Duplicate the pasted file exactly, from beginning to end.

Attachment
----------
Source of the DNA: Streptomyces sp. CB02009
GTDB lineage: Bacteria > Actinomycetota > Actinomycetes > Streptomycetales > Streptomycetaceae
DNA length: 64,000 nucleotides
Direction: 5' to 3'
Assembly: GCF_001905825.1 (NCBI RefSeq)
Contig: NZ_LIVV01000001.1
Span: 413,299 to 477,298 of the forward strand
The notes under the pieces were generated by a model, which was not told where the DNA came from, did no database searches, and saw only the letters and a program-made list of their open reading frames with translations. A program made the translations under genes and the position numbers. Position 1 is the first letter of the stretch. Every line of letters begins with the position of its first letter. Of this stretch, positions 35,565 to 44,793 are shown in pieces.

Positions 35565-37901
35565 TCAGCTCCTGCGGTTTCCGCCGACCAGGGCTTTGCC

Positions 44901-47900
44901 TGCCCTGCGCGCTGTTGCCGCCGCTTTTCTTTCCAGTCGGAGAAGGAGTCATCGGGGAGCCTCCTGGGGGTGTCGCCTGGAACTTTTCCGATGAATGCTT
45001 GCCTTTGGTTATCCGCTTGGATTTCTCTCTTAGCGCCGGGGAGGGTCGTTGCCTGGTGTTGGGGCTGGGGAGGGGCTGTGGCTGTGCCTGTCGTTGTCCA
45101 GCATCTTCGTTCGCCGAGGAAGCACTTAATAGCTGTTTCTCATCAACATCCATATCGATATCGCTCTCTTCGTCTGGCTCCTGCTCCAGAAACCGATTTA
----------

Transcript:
Source of the DNA: Streptomyces sp. CB02009
GTDB lineage: Bacteria > Actinomycetota > Actinomycetes > Streptomycetales > Streptomycetaceae
DNA length: 64,000 nucleotides
Direction: 5' to 3'
Assembly: GCF_001905825.1 (NCBI RefSeq)
Contig: NZ_LIVV01000001.1
Span: 413,299 to 477,298 of the forward strand
The notes under the pieces were generated by a model, which was not told where the DNA came from, did no database searches, and saw only the letters and a program-made list of their open reading frames with translations. A program made the translations under genes and the position numbers. Position 1 is the first letter of the stretch. Every line of letters begins with the position of its first letter. Of this stretch, positions 35,565 to 44,793 are shown in pieces.

Positions 35565-37901
35565 TCAGCTCCTGCGGTTTCCGCCGACCAGGGCTTTGCC

Positions 44901-47900
44901 TGCCCTGCGCGCTGTTGCCGCCGCTTTTCTTTCCAGTCGGAGAAGGAGTCATCGGGGAGCCTCCTGGGGGTGTCGCCTGGAACTTTTCCGATGAATGCTT
45001 GCCTTTGGTTATCCGCTTGGATTTCTCTCTTAGCGCCGGGGAGGGTCGTTGCCTGGTGTTGGGGCTGGGGAGGGGCTGTGGCTGTGCCTGTCGTTGTCCA
45101 GCATCTTCGTTCGCCGAGGAAGCACTTAATAGCTGTTTCTCATCAACATCCATATCGATATCGCTCTCTTCGTCTGGCTCCTGCTCCAGAAACCGATTTA